Steve Case, co-founder of AOL, discusses past in interview

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"1993 — we had a small computer room on the 2nd floor of 8619. There was the front space, which I think was built first...and then there was a back room that was added on BEFORE I got to AOL. Ken Huntsman would likely know when that back room was added on...or Tom Ralston (my predecessor).

I joined March 1, 1993...and the client dev team had just released AOL for Windows version 1.0 — I think in December 1992....and it was starting to really take off, as it was the only online service that really was made for Windows 3.1 (which is the version of Windows that really took off in the marketplace). Jan Brandt started a few weeks after I did — I think April 1993, and very quickly she figured out that Ralston's rule was that marketing could only mail out 3,000 disks a day. Being too stupid to know otherwise, when asked about this limit I told Jan I didn't care — just blow it out. I really figured it would be a great problem to have a lot more customers ...and that we would figure out the technical challenges. My start date from my plaque there were about 2300 simultaneous users. By summer 2003 we had doubled to 5000 — and back then we needed 1 new Stratus system for every 1,0000 simultaneous users. I don't remember if we understood that we'd have a big surge in customers after Christmas — but we were looking at the numbers growing and realized we needed to do something.

In parallel the head of facilities/HR — Walter something (maybe Mertz?)— negotiated with SAIC for AOL to take over the entire building — and with that came the first floor —which housed the SAIC auditorium. We knew we didn't need an auditorium, so we asked for the space to build an additional computer room. The room was sloped so the chairs were banked. Doug worked out a plan (fill me in here) to build a data center, the first step of course was pulling out the chairs.

Jim Kimsey arrives for work that morning, sees the chairs being pulled out (or maybe saw what was ABOUT to happen), and explodes at me. As a new employee, I had stock options — but not actual shares...and all real shareholders had received an invitation along with their proxy ballot to attend the annual meeting...which had been scheduled IN THAT AUDITORIUM a few days later. So we had to put the demolition/construction plans on hold until after the annual meeting. We were running out of space, so every day counted back then.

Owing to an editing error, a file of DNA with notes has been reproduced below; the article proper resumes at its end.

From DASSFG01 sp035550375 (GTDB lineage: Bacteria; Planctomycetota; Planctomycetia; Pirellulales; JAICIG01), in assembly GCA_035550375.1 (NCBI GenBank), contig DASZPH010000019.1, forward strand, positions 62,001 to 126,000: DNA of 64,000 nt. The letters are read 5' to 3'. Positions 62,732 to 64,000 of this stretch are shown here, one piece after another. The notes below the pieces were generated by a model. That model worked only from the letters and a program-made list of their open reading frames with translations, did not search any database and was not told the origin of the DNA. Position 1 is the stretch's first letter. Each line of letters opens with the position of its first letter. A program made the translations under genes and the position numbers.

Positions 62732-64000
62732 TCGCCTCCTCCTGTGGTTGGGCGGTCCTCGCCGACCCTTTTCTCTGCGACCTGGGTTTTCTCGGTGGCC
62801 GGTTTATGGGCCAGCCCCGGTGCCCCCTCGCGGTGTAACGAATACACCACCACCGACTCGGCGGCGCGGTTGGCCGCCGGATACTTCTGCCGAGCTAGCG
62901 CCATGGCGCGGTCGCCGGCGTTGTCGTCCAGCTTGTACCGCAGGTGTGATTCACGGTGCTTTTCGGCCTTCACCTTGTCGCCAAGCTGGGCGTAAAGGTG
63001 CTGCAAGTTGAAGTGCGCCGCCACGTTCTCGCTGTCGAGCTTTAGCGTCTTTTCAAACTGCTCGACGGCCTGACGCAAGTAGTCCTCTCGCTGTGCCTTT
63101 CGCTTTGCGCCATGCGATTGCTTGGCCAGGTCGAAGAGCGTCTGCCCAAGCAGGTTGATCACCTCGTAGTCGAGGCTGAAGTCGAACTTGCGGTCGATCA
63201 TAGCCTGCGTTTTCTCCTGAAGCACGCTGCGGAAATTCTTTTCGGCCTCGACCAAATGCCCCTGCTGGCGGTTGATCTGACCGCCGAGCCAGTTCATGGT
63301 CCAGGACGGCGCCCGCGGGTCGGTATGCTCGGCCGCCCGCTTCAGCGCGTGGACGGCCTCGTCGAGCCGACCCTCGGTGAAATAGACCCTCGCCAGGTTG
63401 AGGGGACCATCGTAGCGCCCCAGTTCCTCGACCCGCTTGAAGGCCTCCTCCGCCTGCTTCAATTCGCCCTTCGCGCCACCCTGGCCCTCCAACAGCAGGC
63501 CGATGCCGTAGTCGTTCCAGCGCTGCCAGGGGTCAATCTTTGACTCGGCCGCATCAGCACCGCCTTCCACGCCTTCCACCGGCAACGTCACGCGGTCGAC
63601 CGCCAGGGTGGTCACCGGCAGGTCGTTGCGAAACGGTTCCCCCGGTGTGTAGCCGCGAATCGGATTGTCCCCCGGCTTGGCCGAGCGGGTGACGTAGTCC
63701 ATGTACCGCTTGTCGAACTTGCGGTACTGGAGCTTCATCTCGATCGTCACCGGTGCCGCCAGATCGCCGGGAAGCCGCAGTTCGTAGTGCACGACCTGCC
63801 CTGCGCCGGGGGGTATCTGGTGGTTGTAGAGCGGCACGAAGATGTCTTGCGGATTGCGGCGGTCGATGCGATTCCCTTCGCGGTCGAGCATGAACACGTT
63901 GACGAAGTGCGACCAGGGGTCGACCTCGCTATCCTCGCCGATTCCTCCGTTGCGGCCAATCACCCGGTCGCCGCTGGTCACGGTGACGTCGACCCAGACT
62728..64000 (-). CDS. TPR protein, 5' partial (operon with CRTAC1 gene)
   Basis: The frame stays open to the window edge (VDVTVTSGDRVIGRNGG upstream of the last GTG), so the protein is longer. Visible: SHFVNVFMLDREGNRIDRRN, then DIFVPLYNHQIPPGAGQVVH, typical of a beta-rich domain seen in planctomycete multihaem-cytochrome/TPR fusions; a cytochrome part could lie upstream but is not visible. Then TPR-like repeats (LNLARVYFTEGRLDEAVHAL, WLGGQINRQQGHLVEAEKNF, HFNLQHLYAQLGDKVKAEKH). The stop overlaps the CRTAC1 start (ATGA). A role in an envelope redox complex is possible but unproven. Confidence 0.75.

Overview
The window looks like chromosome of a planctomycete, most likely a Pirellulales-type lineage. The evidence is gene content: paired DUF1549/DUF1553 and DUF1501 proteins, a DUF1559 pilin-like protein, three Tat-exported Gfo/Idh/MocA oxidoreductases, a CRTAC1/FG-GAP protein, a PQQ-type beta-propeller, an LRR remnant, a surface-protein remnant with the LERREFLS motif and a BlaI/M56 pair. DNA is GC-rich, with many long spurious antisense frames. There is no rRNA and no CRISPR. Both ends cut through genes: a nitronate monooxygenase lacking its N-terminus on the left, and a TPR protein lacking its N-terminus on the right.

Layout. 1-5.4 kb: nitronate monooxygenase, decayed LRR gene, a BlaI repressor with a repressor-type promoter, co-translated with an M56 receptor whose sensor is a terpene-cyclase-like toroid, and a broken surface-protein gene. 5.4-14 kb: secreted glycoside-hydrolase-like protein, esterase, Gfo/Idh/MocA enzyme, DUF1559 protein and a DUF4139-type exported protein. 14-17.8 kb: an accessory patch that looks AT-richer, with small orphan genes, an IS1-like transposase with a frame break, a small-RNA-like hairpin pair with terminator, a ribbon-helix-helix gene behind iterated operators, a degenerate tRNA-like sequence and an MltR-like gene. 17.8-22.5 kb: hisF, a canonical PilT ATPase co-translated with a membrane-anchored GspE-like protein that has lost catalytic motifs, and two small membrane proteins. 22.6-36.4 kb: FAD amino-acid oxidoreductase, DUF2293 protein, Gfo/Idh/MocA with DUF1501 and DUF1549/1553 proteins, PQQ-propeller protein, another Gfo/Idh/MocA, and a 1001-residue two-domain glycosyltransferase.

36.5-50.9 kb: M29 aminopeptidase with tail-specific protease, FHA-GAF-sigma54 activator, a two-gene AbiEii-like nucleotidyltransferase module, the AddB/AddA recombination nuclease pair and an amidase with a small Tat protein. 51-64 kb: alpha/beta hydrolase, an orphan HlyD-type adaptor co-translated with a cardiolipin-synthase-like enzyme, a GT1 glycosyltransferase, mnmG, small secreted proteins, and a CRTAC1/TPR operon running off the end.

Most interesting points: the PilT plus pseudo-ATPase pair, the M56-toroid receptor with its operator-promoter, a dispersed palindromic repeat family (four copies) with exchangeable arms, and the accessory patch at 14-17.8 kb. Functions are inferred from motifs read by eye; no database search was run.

After the chairs came out, and the carpet was ripped up, we had a cement truck in to pour enough cement to make the slope of the room less shallow — fill in the deepest parts. While it was still wet, we got the idea to write initials in the cement — i don't remember if we used a nail, a popsicle stick or a screwdriver. Marty Lyons thought it would be cooler to take some cement and fill an empty Snapple bottle with it — it took years to dry. I thought it would be fun to write some stuff in the concrete — soft of a time capsule — with the date, the logo, the stock price, the number of simultaneous users....and I recall saying at the time that one day the raised floor would be picked up, and someone would find this and either exclaim "wow, that was when AOL was really small" or "what was AOL, never heard of it". You decide :)

You know the rest of the history of that block better than I do — how it was cut out of the floor of 8619 when we vacated it. Moved to Reston, and stuck in that storage closet outside the NOC. When Reston closed I guess someone transported it to Dulles? I have a relic from Reston here— the glass plate that hung in each lobby "AOL Mission: To build a Global medium as central to people's lives as the telephone or television and even more valuable"...I have the one that hung in the Reston building (did you drop it off here or have it sent to me)? I would be happy to donate/drive it back over if you want something to hang next to the concrete.

Eventually the rest of 8619 was converted into office space. It took Walter too long — the groups were growing so fast — he was history I think by early 1994. Did he hire Natalie? Or she was hired to replace him? Can't remember that. Just remember he spent a lot of time having a flower bed outside refurbished, and planted with flowers in the shape of the AOL logo — while people were sitting in hallways without offices. After he was gone I used to joke that he was buried under the logo outside. I always had a mean spirit, I can confess now in my old age."

Line 1 (Old Timers, even in 1993):

WLD=Warren Dunnavant

KH=Ken Huntsman

DC=Don Carpenter

ML=Marty Lyons

TR=Tom Ralston (I think)

Line 2 (NOC staff):

JH= Jim Hoffpauir

LM= Lisa Mendelson

SH=Shirley Hampton

BT=Bryan Teague

JP=John Phoenix

DB=Denise? Darrell Brown

Line 3 (Stratus Ops):

JH=Janet Hunter

AK=Alan Keister

DS=Doug Steinberg

HW=Hassan Wahdan

JR=Jeff Robelen

Line 4 (CIBS):

BW=Brad W?

MG=Mike Geary

WH=Walter Hughes

JP=John Preziotti

SP=

SF=Steve Fox

Line 5 (Execs):

AG (or AS?)=

SC=Steve Case

MMC=Michael Connors

MRK=Matt Korn


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